It is more important than ever that we reject increased militarization at home and abroad. It is more important than ever that we uplift the experiences, politics, and movements of Black, Indigenous, and Latinx queer and trans people fighting for self-determination of our bodies, homes, neighborhoods, clubs, and lands.
The Movement for Black Lives and Black Lives Matter have afforded philanthropy an opportunity to rethink how to be more helpful to communities in peril. Over the past few years, we’ve seen notable shifts in how donors and institutional funders move money to crises and burgeoning movements.
While the shooting in Minneapolis is in itself an abhorrent act, we see it as part of escalating harassment and violence against social movements and social inclusion. Such a trend of activities are abhorrent but not surprising. What is in fact most concerning is the virtual silence by government institutions and leaders. The failure of government agencies to take action reveals a severe lack of accountability to the people.
There’s a big disconnect between how social change is happening and how resources for change-makers are distributed. Unless changes occur in the activist funding system the most effective activists will be starved of resources and change will not occur.
Brown’s death at the hands of former Ferguson police officer Darren Wilson sparked a national dialogue about racial inequality. It brought home the point that, just as place and poverty are social determinants of health, racial equity is an important indicator of our communities’ health. This dialogue has been a critically important step toward addressing the complex challenges and deep fissures that exist in communities plagued by racial tension and economic instability. But we at Deaconess Foundation strongly believe that in order to overcome these challenges and heal the fissures, the dialogue must be followed by action on a systemic level.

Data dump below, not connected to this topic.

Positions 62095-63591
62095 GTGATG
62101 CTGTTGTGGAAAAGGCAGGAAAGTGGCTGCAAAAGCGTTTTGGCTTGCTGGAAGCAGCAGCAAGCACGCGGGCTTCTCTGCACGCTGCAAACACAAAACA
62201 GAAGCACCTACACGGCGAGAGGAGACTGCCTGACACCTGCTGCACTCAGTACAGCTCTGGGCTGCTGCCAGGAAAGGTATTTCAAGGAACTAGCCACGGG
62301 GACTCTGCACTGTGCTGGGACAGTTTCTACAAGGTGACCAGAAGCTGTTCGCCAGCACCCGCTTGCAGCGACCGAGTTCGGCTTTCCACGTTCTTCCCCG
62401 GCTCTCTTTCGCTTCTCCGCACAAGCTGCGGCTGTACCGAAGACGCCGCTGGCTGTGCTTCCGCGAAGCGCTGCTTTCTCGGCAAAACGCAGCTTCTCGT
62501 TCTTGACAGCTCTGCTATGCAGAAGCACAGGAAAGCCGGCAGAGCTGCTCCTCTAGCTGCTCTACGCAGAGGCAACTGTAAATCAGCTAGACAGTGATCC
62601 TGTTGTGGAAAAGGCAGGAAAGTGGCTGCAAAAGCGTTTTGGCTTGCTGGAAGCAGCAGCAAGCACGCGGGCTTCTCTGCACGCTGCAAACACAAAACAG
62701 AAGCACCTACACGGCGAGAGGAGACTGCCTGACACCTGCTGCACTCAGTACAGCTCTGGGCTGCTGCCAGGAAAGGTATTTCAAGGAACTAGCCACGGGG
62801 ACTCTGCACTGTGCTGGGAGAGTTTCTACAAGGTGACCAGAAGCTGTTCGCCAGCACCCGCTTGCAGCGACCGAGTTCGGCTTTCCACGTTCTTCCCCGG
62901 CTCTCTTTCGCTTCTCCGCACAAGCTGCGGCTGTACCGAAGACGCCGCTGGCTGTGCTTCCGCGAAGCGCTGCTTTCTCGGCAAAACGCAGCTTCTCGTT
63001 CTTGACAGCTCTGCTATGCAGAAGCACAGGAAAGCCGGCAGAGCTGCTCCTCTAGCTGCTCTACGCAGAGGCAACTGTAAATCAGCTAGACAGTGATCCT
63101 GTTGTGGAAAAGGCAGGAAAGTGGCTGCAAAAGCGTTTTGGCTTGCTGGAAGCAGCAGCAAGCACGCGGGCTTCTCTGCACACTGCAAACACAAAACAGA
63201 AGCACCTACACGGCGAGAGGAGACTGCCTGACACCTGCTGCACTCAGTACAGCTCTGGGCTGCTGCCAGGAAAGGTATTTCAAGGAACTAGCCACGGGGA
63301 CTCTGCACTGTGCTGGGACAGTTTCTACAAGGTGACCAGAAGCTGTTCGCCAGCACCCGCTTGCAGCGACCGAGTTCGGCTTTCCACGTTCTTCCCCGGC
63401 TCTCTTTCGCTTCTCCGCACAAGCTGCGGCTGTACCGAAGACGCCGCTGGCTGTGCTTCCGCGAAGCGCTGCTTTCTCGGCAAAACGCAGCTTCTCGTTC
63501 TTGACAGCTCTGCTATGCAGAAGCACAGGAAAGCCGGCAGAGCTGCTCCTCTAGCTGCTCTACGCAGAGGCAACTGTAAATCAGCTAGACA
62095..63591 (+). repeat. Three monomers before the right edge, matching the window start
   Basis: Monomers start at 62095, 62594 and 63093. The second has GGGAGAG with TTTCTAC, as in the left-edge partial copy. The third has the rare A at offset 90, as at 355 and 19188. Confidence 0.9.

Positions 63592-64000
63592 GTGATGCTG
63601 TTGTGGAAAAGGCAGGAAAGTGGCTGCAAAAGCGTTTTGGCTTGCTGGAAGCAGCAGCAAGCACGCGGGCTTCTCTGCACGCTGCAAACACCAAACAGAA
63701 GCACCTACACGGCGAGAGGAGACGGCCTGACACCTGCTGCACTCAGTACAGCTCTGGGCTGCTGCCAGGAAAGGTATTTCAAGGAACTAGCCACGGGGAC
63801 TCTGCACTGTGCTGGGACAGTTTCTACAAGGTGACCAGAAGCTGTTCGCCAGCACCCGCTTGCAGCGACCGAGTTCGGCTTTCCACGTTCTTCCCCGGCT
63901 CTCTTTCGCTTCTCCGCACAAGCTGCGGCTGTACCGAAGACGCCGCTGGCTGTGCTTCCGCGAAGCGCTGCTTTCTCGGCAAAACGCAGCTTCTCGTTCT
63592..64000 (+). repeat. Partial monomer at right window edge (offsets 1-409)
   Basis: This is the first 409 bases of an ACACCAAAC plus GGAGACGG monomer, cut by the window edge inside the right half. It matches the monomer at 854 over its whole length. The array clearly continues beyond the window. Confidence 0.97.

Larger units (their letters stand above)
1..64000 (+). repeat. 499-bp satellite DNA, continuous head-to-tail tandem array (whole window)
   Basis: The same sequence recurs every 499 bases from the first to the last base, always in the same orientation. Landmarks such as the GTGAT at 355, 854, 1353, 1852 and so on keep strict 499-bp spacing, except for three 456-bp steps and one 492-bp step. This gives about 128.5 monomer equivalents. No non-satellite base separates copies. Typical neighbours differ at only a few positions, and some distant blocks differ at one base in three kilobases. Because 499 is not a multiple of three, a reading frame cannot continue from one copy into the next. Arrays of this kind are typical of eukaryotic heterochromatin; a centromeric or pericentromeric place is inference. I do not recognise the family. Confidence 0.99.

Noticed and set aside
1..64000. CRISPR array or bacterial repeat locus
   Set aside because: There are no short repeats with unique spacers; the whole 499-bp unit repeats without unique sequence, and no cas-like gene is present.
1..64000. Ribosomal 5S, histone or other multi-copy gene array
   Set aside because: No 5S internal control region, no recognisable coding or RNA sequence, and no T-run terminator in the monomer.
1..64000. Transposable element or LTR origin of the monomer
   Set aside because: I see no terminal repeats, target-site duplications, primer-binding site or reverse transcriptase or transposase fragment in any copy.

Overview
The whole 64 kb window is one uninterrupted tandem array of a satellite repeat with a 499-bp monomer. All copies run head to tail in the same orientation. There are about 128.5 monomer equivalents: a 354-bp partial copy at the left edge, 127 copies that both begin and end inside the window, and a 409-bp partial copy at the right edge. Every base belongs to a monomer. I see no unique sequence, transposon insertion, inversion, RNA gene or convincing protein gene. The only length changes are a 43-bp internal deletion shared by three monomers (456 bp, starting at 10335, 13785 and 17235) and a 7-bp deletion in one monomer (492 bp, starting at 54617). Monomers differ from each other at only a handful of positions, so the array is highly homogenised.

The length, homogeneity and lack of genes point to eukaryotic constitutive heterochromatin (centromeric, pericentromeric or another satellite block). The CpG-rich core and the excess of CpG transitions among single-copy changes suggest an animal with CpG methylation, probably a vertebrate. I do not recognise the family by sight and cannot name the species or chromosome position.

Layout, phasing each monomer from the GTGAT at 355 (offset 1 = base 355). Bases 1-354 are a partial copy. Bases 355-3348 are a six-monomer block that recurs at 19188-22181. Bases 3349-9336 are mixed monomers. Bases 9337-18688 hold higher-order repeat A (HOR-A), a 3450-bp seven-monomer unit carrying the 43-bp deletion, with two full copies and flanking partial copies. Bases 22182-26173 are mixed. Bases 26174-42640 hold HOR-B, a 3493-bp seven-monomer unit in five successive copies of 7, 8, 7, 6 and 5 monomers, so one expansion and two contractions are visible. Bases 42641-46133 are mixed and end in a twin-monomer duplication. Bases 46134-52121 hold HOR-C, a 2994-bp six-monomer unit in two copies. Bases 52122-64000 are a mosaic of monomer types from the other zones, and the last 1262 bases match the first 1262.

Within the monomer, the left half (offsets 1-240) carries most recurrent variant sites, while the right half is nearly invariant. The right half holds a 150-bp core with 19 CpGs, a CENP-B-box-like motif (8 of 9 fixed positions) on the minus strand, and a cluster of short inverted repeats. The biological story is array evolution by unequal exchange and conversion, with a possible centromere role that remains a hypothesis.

Of course, changing police policies is not a panacea to police violence against Black girls, women and gender nonconforming people. In order to to strike at the root of the issue, we need to transform our responses to poverty, violence and mental health crises in ways that center the safety and humanity of Black women and our communities. Still, taking action in these seven areas would go a long way to reducing harm while we work toward deeper systemic change.
Following five years of targeted grantmaking designed to build the capacity of a field of Muslim, Arab and South Asian (MASA) organizations and strengthen civil rights protections in a national security context, the SRC is now moving forward with a renewed strategy – one that is more directly aligned with the natural trajectory of the field and serves to integrate these issues and communities into the broader rights movement.